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teacher

[tee-cher]
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noun
  1. a person who teaches or instructs, especially as a profession; instructor.
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Origin of teacher

First recorded in 1250–1300, teacher is from the Middle English word techer. See teach, -er1
Related formsteach·er·less, adjectiveteach·er·ship, nounnon·teach·er, nounself-teach·er, nounun·der·teach·er, noun
Dictionary.com Unabridged Based on the Random House Unabridged Dictionary, © Random House, Inc. 2018

Examples from the Web for teacher

Contemporary Examples

Historical Examples

  • He might even qualify for some distinction in it with such a teacher!

    Weighed and Wanting

    George MacDonald

  • For this the teacher brought out his old fiddle and tuned it.

    Rico and Wiseli

    Johanna Spyri

  • The teacher stood looking at the child in great surprise and some displeasure.

    Rico and Wiseli

    Johanna Spyri

  • And the teacher opened the door, and took his fiddle from its place on the wall.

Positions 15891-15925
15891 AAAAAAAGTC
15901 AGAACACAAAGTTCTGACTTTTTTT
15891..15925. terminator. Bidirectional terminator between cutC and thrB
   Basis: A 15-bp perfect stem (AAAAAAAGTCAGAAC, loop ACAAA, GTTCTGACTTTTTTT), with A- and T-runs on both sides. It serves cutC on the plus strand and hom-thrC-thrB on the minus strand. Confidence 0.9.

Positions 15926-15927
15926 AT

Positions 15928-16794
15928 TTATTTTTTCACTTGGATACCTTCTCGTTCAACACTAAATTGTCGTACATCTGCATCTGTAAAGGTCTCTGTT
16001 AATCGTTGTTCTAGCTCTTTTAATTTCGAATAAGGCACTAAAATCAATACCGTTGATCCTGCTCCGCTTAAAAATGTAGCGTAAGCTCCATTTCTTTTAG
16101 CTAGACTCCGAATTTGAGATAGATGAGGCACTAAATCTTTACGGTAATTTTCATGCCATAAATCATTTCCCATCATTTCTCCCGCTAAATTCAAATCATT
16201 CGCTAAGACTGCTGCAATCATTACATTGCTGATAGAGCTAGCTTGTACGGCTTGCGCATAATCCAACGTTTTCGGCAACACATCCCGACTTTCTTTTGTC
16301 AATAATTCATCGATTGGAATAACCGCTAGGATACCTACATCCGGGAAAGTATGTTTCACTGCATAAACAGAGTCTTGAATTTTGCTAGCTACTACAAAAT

Rico and Wiseli

    Johanna Spyri

  • The teacher sunk into a chair, and put his spectacles on his nose.

    Rico and Wiseli

    Johanna Spyri


British Dictionary definitions for teacher

teacher

noun
  1. a person whose occupation is teaching others, esp children
  2. a personified concept that teachesnature is a good teacher
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Derived Formsteacherless, adjective
Collins English Dictionary - Complete & Unabridged 2012 Digital Edition © William Collins Sons & Co. Ltd. 1979, 1986 © HarperCollins Publishers 1998, 2000, 2003, 2005, 2006, 2007, 2009, 2012

Word Origin and History for teacher

n.

"one who teaches," c.1300; agent noun from teach (v.). It was used earlier in a sense of "index finger" (late 13c.). Teacher's pet attested from 1856.

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Online Etymology Dictionary, © 2010 Douglas Harper